Greenhouse Gas Emissions
Most strategies employed to reduce greenhouse gases are likely to result in reduced emissions of other air pollutants. Pollutants of considerable concern here in South Carolina are those related to fossil-fueled combustion from coal-fired power plants, large industrial sources and motor vehicles. The burning of fossil fuels releases carbon dioxide (CO2), particulate matter (PM), nitrogen oxides (NOX), sulfur dioxide (SO2), carbon monoxide (CO), air toxics, and other pollutants into the air we breathe.
Reducing greenhouse gases can have the very important benefit of helping areas meet national ambient air quality standards for pollutants including ground-level ozone (precursors include NOX and volatile organic compounds), PM2.5 and urban air toxics. Reductions in all of these pollutants will have a very positive impact on public health and the environment.
Gases that trap heat in the atmosphere are often called greenhouse gases. Some greenhouse gases such as carbon dioxide occur naturally and are emitted to the atmosphere through natural processes and human activities. Other greenhouse gases (e.g., fluorinated gases) are created and emitted solely through human activities. The principal greenhouse gases that enter the atmosphere because of human activities are:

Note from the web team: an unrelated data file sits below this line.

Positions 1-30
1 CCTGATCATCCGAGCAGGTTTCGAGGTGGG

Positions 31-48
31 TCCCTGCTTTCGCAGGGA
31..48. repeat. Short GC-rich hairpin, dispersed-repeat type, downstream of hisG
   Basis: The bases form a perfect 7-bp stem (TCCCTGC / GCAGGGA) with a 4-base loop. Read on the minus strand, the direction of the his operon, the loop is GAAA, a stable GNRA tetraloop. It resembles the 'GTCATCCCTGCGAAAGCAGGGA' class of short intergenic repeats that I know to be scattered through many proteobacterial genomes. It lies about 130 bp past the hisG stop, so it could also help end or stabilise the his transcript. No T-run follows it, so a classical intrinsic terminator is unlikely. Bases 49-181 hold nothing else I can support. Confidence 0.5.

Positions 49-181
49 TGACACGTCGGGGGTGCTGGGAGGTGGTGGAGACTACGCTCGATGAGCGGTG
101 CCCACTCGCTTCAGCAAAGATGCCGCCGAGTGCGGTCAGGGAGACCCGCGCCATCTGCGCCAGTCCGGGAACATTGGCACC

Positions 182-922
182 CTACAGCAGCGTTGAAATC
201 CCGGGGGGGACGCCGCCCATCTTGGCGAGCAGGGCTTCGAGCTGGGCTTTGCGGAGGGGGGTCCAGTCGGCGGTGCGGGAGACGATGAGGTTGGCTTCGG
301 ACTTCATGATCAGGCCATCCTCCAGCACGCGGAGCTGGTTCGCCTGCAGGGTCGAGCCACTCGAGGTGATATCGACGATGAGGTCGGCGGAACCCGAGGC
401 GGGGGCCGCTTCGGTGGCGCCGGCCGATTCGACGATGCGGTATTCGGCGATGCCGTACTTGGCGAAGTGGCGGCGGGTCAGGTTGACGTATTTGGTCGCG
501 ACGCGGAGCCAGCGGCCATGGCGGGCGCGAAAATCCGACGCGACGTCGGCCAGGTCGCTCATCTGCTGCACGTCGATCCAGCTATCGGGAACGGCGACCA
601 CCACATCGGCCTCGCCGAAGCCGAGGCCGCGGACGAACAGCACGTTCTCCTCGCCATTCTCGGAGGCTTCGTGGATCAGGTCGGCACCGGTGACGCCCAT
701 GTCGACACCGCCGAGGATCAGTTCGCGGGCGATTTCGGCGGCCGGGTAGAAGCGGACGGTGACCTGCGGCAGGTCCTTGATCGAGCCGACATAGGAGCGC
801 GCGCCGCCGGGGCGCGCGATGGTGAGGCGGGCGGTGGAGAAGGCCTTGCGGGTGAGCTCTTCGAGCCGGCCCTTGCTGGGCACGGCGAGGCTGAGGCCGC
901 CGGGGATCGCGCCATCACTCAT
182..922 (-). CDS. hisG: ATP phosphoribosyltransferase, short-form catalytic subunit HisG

Carbon Dioxide (CO2): Carbon dioxide enters the atmosphere through the burning of fossil fuels (oil, natural gas, and coal), solid waste, trees and wood products, and also as a result of other chemical reactions (e.g., manufacture of cement). Carbon dioxide is also removed from the atmosphere (or "sequestered") when it is absorbed by plants as part of the biological carbon cycle.
Methane (CH4): Methane is emitted during the production and transport of coal, natural gas, and oil. Methane emissions also result from livestock and other agricultural practices and by the decay of organic waste in municipal solid waste landfills.
Nitrous Oxide (N2O): Nitrous oxide is emitted during agricultural and industrial activities, as well as during combustion of fossil fuels and solid waste.
Fluorinated Gases: Hydrofluorocarbons, perfluorocarbons, sulfur hexafluoride, and other fluorinated gases are synthetic, powerful greenhouse gases that are emitted from a variety of industrial processes. Fluorinated gases are sometimes used as substitutes for ozone-depleting substances (i.e., CFCs, HCFCs, and halons).
To learn more about greenhouse gases and climate change, please visit U.S. EPA's Climate Change webpage.
For more information please contact the Bureau of Air Quality at (803) 898-4123 or by email.